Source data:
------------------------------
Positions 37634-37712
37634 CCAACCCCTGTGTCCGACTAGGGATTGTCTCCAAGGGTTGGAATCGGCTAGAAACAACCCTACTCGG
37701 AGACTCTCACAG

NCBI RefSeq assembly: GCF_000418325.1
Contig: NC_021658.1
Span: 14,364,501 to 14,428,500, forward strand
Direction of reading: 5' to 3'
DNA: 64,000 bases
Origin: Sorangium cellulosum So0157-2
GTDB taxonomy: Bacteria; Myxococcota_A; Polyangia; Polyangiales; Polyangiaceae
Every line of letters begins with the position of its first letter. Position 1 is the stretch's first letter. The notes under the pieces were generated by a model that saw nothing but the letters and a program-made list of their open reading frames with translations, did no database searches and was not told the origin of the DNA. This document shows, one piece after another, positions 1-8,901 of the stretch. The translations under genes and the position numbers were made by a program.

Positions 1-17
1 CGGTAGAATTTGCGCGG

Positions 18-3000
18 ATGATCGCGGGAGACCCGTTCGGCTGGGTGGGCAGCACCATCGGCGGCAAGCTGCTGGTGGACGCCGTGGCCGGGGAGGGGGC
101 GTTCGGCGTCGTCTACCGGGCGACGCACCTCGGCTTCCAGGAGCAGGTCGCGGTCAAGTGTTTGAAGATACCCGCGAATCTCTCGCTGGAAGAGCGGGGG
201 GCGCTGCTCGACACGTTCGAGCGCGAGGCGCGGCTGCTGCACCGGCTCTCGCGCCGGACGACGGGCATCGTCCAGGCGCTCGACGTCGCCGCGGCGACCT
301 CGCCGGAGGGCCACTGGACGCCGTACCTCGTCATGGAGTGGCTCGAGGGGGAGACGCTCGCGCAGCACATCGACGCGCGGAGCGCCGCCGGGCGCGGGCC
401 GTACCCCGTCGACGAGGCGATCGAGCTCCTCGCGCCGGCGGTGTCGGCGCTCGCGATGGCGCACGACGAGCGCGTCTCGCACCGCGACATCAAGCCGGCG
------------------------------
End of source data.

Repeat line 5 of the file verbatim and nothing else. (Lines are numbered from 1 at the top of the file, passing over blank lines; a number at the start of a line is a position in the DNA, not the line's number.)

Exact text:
Contig: NC_021658.1